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January is the right time to peer into the future. After all, the new year represents 12 months of new opportunities. So let’s look at some ways technology will change grocery shopping and the in-store environment in 2015 and beyond.
These days, most supermarket shoppers carry a smartphone. Some of them may be scanning QR codes on packages or displays. Others may be looking up nutritional information before making a purchase. Still others may be checking their electronic shopping list.
While shoppers will continue to do these things in 2015, they will also witness more tests and rollouts of programs targeting them with promotions sent to their mobile phones, such as iBeacon. By enabling the service on their smartphones, shoppers receive coupons, weekly ads and product updates via the location-sensing iBeacon technology.
Using digital to engage consumers will make the store a more interesting and – dare I say – fun place to shop. Such an enhanced in-store experience leads to more customer loyalty and a bigger basket at checkout. It also gives supermarkets a competitive edge over nearby stores not equipped with the latest technology.
Using video cameras in the ceilings of supermarkets to record shopper behavior is not new. But more retailers will analyze and use the resulting data this year. They will move displays around the store and perhaps deploy new traffic patterns that follow a shopper’s true path to purchase. The result will be increased sales.
Another interesting part of this video analysis that will become more important this year is facial recognition. The most sophisticated cameras are able to detect the approximate age and ethnicity of shoppers. Retailers will benefit from knowing, say, that their shopper base includes more Millennials and Hispanics than last year. Such valuable information will change product assortments.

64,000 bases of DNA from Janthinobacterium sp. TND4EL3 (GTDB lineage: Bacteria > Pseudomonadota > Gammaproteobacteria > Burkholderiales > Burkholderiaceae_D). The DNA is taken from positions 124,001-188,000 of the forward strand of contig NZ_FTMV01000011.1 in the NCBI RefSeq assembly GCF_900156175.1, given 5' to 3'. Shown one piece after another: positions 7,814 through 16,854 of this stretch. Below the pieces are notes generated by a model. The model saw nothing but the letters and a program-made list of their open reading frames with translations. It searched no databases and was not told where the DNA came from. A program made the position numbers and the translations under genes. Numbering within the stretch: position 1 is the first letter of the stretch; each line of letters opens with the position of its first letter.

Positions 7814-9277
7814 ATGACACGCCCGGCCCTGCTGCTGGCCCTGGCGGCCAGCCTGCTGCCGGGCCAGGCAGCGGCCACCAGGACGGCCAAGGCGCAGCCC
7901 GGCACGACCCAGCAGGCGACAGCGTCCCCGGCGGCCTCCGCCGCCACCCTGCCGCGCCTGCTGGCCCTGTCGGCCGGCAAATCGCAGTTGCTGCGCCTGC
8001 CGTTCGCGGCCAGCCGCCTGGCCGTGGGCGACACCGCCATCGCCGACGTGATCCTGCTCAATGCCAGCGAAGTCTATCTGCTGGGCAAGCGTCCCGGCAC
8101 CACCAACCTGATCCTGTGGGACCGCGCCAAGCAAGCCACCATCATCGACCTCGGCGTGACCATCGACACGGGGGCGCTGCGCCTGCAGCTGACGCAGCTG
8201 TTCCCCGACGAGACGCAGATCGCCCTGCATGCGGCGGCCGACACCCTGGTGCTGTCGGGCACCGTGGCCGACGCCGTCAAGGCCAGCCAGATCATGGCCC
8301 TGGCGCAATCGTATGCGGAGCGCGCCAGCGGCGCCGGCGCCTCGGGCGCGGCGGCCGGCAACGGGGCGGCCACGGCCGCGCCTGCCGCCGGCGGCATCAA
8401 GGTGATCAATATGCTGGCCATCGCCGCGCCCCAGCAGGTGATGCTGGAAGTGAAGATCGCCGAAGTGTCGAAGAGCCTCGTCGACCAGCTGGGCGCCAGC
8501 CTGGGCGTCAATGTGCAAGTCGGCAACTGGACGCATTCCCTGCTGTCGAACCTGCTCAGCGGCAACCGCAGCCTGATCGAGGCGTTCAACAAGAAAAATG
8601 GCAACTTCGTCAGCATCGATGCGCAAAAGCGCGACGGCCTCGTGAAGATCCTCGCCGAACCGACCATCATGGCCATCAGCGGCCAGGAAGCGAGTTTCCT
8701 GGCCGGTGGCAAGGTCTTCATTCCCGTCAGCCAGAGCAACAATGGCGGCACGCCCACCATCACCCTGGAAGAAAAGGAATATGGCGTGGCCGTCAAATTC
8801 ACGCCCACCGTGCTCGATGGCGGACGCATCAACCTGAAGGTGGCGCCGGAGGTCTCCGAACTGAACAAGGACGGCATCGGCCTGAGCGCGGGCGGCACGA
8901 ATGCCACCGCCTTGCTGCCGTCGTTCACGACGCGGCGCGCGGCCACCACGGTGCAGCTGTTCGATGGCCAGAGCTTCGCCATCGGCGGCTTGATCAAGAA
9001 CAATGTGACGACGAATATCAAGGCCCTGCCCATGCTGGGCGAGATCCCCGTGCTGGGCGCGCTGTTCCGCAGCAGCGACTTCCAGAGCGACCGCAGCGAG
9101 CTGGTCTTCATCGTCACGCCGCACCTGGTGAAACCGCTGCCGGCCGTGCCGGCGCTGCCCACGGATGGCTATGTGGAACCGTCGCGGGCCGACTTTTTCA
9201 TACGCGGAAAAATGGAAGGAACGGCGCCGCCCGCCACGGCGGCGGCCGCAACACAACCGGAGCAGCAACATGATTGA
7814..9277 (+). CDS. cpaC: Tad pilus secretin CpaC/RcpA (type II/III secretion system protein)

Speaking of product assortments, traditional category management is ripe for change via new data collection methods. Image recognition powered by on-demand robotic technologies that map whole stores down to shelf positions can provide deeper insights into assortment management as well as optimally link the shelf to the supply chain. Improved camera technology now emerging provides a snapshot of the shelf. Accurate real-time information tells trading partners about compliance with the planograms as well as the in-stock and out-of-stock conditions.
I’ll end with my wish list: Some retailers will cleverly use digital signage and navigation cues to enliven the sleepy traditional grocery store. Others will find new ways to digitize the shopping experience using mobile phones. Checkout lanes will undergo a revolution due to automation.
Just don’t get me started with smartwatches – at least not until 2016.